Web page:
Alex Massie Alex Massie

Who cares about immigration? (Or education?)

Who cares about immigration? In theory, everyone. It’s always mentioned as the policy that exercises voters but is ignored by politicians. (Europe generally comes second in this category.) Let’s see what YouGov reports. In one of their tracking polls this week they asked voters to pick the three most important issues. Chart?

Fully 66% of Conservative supporters think immigration a vital issue, as do 54% of Londoners and 55% of C2DEs. Other points of interest: only 11% of Tories say Tax is one of the three most important issues, the same percentage as thinks education is in the top three. Europe is mentioned by just 9% of those polled (though by 14% of Tories). Broadly speaking, immigration is less vital and tax more important to voters under 39 than it is to those over 40. Just one in four (27%) of Conservative supporters think the NHS is one of the three most important policy areas.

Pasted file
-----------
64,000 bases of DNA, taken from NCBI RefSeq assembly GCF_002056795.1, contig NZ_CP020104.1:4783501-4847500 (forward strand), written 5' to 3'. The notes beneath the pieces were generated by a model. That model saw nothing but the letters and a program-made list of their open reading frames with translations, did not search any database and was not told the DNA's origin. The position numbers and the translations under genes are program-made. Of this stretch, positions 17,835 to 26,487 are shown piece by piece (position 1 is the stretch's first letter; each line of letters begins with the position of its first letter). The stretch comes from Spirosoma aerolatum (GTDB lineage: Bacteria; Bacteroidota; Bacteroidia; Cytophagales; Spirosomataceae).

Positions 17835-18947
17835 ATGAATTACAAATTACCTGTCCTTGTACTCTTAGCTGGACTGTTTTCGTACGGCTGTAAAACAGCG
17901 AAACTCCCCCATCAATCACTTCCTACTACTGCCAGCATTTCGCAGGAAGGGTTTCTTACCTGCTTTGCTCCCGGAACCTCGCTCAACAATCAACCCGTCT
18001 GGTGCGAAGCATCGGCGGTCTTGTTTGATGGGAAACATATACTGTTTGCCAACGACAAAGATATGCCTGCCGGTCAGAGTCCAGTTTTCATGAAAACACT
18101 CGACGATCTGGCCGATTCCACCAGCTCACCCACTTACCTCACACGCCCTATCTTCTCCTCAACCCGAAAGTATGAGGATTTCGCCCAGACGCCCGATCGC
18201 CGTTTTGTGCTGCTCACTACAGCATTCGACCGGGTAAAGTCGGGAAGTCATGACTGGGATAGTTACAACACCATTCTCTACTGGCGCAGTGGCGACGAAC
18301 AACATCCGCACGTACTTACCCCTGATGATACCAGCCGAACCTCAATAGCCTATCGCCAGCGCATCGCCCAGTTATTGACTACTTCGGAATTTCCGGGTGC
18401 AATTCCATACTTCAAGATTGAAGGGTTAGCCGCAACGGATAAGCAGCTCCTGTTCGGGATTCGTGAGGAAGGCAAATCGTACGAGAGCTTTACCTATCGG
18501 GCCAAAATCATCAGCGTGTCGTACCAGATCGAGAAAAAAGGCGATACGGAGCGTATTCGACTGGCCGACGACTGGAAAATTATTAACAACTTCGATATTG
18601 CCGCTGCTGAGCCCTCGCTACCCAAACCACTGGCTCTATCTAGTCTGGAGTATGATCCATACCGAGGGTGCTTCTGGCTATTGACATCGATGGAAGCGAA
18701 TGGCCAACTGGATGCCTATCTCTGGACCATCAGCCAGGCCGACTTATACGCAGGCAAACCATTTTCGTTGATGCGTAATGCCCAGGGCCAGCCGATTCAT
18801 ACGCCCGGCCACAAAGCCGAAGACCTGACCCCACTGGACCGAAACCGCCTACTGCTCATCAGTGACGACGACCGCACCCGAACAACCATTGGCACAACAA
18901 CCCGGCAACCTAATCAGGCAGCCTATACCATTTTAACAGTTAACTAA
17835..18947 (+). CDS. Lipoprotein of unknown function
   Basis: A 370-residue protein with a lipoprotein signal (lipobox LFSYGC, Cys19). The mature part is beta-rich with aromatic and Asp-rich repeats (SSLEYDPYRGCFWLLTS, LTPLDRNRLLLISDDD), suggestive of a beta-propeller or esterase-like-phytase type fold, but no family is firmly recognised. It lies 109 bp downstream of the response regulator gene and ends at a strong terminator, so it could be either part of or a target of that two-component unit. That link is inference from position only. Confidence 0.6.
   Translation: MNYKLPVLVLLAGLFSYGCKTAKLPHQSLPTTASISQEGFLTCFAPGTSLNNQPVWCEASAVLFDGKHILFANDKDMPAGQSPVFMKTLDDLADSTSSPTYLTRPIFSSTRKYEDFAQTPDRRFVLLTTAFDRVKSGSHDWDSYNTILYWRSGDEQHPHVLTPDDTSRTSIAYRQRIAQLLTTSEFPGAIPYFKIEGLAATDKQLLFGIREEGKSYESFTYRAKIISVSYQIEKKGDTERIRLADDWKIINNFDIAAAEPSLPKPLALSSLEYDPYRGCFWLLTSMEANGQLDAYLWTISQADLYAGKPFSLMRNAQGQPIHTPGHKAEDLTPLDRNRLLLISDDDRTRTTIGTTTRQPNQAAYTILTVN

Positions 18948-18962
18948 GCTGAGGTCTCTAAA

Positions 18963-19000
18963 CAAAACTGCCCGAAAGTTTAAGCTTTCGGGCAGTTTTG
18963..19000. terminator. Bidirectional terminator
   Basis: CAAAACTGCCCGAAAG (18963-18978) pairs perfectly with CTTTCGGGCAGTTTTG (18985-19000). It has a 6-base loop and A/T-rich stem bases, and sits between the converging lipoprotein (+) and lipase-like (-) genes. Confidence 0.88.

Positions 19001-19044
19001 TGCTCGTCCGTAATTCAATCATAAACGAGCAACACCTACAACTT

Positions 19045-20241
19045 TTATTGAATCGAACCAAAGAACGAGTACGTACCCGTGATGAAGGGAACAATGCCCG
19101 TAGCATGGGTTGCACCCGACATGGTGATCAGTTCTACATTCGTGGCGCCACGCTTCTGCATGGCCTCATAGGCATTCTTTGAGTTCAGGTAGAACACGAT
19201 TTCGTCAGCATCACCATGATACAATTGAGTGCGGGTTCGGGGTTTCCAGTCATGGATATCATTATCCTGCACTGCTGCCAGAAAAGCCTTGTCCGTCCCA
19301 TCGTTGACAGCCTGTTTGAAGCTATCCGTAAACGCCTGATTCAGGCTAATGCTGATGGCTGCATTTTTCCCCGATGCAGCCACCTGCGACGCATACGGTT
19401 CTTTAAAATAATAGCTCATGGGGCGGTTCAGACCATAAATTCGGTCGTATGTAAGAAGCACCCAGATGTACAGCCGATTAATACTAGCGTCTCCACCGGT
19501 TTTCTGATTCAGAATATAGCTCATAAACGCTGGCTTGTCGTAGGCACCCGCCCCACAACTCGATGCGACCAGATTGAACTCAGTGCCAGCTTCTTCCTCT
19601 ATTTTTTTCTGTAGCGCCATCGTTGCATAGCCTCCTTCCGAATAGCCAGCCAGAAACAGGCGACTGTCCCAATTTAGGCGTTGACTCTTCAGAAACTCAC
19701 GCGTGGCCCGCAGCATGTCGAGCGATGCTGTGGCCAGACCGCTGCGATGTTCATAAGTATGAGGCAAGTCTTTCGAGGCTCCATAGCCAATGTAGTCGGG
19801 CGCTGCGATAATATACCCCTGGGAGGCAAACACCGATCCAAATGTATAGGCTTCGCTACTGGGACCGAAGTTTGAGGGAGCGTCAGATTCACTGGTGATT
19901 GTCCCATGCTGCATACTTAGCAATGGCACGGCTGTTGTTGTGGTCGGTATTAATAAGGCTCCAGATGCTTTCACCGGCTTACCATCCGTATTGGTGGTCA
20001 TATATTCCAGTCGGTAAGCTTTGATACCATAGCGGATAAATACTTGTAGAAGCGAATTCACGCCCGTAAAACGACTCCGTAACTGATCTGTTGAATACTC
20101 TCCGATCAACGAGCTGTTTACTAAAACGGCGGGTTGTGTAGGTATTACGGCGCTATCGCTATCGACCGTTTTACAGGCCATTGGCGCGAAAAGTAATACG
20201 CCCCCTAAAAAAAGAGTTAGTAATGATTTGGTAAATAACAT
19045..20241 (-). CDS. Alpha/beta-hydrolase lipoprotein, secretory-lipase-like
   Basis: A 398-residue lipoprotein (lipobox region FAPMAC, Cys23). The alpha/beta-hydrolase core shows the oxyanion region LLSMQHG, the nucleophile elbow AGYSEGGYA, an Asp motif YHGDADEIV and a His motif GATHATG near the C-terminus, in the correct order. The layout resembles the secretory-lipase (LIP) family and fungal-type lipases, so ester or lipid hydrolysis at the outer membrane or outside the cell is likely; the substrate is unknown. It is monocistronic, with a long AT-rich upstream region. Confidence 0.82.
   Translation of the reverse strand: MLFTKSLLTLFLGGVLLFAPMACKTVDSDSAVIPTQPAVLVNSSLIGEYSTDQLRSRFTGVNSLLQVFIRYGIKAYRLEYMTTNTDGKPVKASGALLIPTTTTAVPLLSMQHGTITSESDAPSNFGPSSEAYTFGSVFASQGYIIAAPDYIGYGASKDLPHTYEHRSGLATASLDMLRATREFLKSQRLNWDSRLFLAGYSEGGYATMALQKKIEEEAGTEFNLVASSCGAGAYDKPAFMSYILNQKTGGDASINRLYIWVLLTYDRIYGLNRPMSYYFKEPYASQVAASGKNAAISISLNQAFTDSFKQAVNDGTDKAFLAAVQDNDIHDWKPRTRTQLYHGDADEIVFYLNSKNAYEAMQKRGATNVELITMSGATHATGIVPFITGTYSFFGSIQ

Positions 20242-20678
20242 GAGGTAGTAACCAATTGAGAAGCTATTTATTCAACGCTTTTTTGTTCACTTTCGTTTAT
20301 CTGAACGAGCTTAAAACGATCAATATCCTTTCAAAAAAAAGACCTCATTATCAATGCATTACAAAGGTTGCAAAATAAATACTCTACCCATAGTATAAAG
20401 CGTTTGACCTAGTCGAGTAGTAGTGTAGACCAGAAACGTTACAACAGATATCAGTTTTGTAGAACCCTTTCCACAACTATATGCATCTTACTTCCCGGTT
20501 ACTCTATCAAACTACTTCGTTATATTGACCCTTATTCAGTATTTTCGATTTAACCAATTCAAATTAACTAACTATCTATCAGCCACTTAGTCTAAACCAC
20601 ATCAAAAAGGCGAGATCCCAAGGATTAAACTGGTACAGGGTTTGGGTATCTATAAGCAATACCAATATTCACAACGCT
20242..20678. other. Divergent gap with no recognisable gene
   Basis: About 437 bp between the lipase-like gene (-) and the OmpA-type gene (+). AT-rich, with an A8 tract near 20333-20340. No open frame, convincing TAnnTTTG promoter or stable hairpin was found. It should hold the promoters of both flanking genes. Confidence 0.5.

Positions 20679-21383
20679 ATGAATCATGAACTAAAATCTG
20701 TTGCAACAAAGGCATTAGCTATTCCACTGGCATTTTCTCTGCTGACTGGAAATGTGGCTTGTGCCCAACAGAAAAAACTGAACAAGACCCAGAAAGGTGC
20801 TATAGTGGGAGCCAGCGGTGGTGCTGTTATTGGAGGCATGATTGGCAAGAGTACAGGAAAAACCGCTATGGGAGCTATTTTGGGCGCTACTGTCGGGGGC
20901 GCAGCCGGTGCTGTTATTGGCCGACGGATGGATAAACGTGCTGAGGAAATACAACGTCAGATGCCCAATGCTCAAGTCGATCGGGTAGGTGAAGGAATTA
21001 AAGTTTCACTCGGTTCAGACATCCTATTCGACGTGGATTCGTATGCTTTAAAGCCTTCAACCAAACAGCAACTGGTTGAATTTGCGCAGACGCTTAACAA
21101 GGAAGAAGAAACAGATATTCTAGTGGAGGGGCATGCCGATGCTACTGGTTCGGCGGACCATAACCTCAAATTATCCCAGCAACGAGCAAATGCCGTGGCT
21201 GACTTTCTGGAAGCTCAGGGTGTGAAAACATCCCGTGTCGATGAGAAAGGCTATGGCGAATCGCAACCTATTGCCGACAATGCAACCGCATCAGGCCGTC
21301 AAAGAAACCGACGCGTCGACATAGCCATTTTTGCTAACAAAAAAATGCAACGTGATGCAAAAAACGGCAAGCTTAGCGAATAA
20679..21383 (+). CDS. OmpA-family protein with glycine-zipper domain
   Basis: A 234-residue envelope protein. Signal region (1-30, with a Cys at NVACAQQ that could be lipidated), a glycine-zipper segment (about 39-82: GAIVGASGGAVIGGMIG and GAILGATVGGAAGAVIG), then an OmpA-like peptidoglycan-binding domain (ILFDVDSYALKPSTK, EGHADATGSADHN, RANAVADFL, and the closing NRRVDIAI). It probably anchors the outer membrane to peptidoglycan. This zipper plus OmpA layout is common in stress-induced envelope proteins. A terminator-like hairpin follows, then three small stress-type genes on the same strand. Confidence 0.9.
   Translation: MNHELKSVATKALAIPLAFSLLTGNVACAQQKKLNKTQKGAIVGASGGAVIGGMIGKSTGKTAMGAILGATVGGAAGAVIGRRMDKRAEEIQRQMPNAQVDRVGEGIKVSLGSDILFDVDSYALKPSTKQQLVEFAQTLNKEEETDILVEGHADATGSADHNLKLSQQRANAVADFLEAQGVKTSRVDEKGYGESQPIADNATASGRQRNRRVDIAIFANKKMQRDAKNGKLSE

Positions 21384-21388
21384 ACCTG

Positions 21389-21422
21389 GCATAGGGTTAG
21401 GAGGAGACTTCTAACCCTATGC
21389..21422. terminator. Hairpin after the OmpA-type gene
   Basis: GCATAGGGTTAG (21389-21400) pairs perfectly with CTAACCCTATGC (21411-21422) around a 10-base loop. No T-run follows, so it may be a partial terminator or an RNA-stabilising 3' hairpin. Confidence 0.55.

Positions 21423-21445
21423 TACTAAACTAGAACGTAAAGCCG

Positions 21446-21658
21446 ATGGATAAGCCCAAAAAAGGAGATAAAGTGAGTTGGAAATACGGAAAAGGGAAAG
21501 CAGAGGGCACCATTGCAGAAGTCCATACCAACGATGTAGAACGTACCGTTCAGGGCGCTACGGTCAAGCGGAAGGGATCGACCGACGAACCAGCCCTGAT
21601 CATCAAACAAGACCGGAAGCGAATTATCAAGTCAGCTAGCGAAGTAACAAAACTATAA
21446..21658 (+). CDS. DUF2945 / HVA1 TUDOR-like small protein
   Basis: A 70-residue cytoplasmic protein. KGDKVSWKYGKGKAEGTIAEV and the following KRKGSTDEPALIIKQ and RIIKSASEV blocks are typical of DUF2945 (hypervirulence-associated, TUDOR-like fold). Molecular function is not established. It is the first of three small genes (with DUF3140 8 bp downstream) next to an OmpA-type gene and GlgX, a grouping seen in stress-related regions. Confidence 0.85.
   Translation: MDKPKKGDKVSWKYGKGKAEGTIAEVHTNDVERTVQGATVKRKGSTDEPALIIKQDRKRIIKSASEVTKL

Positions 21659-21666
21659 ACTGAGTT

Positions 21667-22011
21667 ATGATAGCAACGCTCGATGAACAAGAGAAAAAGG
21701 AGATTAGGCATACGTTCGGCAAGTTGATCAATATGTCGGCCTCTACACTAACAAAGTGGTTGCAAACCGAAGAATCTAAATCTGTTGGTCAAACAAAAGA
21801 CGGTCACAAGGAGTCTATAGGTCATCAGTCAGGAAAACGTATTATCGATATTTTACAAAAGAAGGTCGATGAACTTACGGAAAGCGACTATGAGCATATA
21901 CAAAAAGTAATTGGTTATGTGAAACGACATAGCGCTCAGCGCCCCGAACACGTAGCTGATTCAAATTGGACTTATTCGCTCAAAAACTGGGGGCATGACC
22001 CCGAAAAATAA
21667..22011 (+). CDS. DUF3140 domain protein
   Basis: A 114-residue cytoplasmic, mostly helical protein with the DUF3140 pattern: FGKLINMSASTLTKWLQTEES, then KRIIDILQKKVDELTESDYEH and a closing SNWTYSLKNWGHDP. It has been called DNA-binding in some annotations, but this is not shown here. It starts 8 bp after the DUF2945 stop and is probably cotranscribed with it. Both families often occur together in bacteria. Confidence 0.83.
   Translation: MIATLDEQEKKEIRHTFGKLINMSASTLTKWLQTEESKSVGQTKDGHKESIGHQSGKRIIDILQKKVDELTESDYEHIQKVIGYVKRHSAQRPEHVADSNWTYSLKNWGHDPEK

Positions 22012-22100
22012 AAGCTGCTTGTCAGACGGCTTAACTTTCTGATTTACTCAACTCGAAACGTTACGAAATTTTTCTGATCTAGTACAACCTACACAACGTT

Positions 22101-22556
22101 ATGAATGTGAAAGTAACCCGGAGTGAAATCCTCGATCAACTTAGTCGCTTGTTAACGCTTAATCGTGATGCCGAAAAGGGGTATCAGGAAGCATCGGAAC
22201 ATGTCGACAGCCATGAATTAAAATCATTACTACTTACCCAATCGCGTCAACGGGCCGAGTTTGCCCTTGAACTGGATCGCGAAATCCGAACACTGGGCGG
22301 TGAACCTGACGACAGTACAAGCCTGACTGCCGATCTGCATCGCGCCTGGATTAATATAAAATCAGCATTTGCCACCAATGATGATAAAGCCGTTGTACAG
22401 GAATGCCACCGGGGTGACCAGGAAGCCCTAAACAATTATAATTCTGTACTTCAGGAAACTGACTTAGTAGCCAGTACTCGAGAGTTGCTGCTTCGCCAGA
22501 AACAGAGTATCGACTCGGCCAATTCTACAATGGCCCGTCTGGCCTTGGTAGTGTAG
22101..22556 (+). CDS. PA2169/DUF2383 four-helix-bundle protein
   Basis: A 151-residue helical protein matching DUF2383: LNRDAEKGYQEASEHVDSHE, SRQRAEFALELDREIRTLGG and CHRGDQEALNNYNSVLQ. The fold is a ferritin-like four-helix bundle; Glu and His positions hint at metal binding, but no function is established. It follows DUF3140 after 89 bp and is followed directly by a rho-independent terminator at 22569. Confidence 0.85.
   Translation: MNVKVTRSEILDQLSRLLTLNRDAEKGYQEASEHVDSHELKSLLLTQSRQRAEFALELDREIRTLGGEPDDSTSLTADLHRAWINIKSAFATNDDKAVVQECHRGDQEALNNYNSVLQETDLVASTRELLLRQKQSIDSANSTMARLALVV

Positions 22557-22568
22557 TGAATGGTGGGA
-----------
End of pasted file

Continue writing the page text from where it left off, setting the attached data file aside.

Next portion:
YouGov asked another question that is, perhaps, more revealing still: which of these issues are the most important facing you and your family? Again, respondents could pick up to three issues.

Europe*, incidentally, polled at 4%; Afghanistan, reasonably enough, at 2%. 20% of Tories, 22% of Londoners and 18% of C2DEs mentioned immigration. From this I think one may tentatively dedeuce that while voters certainly think immigration is an important subject they are more concerned by it on a macro, quasi-abstract, level than on a personal, familial or everyday social level. That doesn’t mean it’s not an important issue. Far from it. Merely that I suspect there are plenty of voters who like the idea of immigration being “addressed” or “tackled” in a rhetorical sense but they are less concerned, perhaps, with how that rhetoric is translated into policy.

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